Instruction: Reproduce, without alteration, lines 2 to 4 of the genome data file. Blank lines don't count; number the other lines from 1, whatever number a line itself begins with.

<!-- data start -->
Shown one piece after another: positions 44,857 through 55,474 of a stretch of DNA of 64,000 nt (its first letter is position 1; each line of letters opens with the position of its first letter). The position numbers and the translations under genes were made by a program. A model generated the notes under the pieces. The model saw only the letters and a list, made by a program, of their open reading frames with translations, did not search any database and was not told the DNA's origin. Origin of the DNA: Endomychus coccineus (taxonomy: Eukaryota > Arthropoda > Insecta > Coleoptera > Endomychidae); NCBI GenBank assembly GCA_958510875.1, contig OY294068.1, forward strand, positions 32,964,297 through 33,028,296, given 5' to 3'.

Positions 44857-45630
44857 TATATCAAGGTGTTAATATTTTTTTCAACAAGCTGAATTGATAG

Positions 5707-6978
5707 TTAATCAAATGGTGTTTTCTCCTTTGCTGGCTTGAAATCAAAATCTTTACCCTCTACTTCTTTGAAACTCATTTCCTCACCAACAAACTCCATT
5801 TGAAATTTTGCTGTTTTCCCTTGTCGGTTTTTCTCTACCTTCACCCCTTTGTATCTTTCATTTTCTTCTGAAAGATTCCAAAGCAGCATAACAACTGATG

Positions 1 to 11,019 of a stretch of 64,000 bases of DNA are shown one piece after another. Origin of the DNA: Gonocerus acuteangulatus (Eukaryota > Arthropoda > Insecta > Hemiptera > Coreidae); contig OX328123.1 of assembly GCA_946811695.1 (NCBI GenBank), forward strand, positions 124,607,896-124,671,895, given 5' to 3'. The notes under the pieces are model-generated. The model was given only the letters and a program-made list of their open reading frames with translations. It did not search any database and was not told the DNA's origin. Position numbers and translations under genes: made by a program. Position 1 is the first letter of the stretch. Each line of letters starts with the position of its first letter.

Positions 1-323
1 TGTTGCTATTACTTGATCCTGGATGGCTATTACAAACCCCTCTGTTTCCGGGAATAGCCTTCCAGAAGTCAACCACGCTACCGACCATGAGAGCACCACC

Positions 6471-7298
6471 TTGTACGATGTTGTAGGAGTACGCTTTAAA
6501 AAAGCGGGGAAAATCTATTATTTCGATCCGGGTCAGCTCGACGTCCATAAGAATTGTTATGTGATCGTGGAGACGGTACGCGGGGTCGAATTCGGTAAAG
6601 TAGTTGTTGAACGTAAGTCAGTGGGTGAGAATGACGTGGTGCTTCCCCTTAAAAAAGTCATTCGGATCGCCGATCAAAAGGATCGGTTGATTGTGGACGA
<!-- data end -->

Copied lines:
Positions 44857-45630
44857 TATATCAAGGTGTTAATATTTTTTTCAACAAGCTGAATTGATAG

Positions 5707-6978